I’m truly thankful that the folks who built our farmhouse put it on a bank ABOVE the creek rather than sitting down next to the water like so many of the old farmhouses I see in this area.  These hills are full of springs and streams and many of the old homes, including ours, get their water through the use of a gravity feed system directly from the springs.  I believe easy access to water is why so many of the homes were built on lower ground, coupled with the fact of easy access from the roads which at one time in the not too distant past were little more than one lane, gravel paths.  Our home is definitely “in the holler” and a huge ravine sits to the side of the house that can become quite a stream when the conditions are right.  In the front of the house two, spring fed streams come together to form Roades Creek.  Our home sits on a knoll up above the creek where we can hear the sounds of the water and the frogs in the summer when the windows are open.  This morning, that stream is rushing full force as all the water meets and swirls after a night of heavy rains.  Had all this moisture met the cold from last week, we would be digging out from under a snow storm but with the temps in the 50’s this week, we are getting rain instead.  I brought a pile of papers with me to organize and file and today will be a good day to work indoors.  Of course, the rain always reminds me of my Josh who would never miss an opportunity to walk in the rain.  His presence is always near but rainy days bring back precious memories of my special child.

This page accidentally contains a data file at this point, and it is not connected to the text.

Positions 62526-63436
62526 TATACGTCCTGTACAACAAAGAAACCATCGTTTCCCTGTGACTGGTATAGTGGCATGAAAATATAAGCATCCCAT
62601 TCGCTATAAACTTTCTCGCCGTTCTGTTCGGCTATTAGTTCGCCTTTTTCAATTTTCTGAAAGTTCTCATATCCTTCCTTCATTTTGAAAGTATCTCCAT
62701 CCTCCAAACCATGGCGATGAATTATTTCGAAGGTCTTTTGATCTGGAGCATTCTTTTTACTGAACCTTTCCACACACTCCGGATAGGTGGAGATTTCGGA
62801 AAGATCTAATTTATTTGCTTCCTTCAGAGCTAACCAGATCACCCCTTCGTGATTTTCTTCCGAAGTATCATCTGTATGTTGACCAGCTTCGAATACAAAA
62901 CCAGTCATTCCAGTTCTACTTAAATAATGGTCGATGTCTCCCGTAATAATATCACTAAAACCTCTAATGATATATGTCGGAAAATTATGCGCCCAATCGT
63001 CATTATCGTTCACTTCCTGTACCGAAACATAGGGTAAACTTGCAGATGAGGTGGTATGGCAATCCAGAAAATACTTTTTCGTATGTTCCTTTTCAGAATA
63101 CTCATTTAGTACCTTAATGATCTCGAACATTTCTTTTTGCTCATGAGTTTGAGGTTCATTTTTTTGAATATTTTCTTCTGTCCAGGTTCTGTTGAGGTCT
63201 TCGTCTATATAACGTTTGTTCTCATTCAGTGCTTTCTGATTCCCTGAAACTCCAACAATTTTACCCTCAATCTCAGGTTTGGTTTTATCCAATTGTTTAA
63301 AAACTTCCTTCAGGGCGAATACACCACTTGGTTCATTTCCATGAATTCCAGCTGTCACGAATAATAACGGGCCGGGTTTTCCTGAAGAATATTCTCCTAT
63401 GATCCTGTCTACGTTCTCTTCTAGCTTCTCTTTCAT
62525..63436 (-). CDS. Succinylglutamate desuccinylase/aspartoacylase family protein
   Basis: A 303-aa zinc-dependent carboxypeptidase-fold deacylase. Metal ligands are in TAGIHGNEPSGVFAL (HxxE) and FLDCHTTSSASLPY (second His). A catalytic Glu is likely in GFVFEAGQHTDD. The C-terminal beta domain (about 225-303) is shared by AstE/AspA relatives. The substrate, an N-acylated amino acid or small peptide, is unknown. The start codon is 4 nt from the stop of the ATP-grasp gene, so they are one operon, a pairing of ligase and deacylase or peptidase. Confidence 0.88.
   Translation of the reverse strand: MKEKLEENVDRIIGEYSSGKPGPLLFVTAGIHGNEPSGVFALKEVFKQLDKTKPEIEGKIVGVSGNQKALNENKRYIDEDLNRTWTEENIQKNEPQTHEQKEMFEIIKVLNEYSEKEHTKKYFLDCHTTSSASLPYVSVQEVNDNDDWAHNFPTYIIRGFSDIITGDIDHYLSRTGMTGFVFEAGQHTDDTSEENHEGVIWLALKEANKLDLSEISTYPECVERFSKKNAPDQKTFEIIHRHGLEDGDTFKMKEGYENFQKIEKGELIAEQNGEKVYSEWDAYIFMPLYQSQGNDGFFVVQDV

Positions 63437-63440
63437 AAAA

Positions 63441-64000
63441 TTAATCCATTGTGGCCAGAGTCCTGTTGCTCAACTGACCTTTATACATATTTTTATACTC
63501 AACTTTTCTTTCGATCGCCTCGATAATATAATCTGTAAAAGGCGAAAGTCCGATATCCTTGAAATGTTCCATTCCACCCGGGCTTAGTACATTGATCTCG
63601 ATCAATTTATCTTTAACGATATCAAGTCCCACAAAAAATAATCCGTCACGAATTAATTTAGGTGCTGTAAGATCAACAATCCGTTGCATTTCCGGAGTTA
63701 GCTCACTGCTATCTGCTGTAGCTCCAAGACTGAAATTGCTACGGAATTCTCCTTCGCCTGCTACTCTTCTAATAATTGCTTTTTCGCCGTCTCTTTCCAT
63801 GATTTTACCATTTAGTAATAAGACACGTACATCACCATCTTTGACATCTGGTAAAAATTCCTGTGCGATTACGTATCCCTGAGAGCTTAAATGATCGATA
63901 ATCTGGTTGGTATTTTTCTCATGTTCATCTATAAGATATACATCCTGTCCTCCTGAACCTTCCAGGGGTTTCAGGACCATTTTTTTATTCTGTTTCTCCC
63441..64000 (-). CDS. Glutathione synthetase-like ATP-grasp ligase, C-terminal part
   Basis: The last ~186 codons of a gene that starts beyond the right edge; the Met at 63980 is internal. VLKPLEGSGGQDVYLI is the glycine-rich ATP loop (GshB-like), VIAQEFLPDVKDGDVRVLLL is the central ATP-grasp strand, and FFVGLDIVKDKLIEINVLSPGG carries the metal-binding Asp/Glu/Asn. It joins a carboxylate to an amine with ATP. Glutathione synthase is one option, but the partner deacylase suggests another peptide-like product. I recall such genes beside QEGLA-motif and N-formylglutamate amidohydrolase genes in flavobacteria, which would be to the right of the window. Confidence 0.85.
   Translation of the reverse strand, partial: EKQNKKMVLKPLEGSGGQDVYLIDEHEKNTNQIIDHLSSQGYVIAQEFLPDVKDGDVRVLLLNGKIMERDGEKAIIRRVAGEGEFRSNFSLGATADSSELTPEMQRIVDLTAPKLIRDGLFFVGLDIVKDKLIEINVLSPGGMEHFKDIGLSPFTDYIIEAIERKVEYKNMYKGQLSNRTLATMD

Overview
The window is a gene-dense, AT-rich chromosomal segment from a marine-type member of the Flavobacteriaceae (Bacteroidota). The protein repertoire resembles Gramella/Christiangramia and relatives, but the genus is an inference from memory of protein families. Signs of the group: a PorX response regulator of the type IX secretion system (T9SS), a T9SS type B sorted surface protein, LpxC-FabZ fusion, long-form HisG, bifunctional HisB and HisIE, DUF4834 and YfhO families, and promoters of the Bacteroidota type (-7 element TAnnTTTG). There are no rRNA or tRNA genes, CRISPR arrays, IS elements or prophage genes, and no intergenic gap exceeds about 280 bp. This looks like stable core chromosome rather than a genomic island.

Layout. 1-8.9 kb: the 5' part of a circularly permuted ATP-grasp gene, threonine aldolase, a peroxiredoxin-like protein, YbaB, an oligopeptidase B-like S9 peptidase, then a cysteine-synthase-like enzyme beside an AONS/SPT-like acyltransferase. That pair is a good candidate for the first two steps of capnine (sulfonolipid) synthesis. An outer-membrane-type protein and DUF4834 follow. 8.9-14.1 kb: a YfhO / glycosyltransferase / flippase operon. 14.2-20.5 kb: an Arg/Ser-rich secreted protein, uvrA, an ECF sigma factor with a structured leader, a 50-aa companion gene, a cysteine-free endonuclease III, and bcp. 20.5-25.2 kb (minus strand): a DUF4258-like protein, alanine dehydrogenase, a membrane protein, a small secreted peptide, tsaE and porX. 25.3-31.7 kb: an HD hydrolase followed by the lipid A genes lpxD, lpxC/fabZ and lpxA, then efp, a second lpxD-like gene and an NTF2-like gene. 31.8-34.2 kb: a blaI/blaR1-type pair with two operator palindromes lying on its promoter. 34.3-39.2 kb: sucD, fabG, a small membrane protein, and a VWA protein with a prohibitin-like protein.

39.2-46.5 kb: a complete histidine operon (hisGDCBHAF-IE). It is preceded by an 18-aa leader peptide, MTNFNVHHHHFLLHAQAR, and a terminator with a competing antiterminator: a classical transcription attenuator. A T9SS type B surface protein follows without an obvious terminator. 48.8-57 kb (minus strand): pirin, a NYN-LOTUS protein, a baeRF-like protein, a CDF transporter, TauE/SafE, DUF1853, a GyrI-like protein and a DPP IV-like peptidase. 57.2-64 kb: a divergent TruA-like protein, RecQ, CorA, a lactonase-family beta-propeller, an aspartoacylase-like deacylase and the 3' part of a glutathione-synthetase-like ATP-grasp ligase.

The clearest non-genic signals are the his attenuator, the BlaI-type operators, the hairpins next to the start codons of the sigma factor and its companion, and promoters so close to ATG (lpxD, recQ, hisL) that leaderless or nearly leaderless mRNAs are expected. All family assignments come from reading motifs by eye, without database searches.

January 13, 2018